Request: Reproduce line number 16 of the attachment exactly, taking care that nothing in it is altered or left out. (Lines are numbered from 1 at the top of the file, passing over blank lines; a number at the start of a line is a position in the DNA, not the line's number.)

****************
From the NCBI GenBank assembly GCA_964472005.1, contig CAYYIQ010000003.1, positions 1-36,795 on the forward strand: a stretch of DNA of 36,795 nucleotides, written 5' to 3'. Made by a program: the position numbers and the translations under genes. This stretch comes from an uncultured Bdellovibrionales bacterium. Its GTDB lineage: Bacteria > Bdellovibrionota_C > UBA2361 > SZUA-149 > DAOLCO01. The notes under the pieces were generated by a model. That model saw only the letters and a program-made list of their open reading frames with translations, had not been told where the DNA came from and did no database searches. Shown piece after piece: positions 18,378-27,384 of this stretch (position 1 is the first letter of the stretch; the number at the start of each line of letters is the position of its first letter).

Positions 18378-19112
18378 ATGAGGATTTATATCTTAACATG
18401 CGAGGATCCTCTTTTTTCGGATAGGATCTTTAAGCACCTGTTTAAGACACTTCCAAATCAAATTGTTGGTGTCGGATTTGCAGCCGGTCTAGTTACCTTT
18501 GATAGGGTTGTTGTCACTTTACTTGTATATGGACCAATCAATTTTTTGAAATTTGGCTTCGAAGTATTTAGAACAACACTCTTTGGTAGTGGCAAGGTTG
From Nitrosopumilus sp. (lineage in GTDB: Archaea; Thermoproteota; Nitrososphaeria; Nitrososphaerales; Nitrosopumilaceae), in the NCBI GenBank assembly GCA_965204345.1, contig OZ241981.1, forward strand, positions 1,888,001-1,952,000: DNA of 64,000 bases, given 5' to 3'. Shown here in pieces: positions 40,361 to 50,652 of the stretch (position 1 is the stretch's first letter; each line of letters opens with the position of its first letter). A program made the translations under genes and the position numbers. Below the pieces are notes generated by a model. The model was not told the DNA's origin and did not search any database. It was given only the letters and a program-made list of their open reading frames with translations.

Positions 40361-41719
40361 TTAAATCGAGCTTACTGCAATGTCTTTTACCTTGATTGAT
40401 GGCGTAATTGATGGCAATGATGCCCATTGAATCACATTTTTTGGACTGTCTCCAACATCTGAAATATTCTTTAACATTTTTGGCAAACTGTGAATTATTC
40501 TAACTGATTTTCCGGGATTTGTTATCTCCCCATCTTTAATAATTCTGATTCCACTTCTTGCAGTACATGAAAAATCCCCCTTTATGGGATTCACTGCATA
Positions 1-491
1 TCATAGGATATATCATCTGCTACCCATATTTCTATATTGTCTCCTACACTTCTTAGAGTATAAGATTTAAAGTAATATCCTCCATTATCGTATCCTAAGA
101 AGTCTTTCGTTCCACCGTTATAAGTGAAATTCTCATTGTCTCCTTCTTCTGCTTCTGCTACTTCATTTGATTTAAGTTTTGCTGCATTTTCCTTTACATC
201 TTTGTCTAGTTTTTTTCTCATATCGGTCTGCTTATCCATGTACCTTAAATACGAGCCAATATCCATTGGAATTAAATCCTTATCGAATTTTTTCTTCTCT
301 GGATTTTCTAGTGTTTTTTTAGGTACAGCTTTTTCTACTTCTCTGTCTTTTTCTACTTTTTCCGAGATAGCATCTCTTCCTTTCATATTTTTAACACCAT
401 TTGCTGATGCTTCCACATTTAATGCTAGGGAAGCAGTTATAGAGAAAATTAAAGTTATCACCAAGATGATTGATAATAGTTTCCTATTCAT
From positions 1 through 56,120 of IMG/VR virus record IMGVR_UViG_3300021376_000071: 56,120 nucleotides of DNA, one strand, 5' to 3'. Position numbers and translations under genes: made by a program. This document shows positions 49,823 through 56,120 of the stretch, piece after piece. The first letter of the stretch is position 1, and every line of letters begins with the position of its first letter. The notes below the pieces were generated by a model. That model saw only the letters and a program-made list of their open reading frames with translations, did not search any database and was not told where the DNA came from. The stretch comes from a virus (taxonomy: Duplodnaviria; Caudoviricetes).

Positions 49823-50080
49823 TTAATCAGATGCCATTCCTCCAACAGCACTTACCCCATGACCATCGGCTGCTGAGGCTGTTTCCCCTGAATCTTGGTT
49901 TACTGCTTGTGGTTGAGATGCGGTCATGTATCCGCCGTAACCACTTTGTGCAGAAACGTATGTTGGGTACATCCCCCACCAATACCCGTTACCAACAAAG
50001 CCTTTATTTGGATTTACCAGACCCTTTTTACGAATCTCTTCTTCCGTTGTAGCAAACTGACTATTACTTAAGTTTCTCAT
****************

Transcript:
401 TTGCTGATGCTTCCACATTTAATGCTAGGGAAGCAGTTATAGAGAAAATTAAAGTTATCACCAAGATGATTGATAATAGTTTCCTATTCAT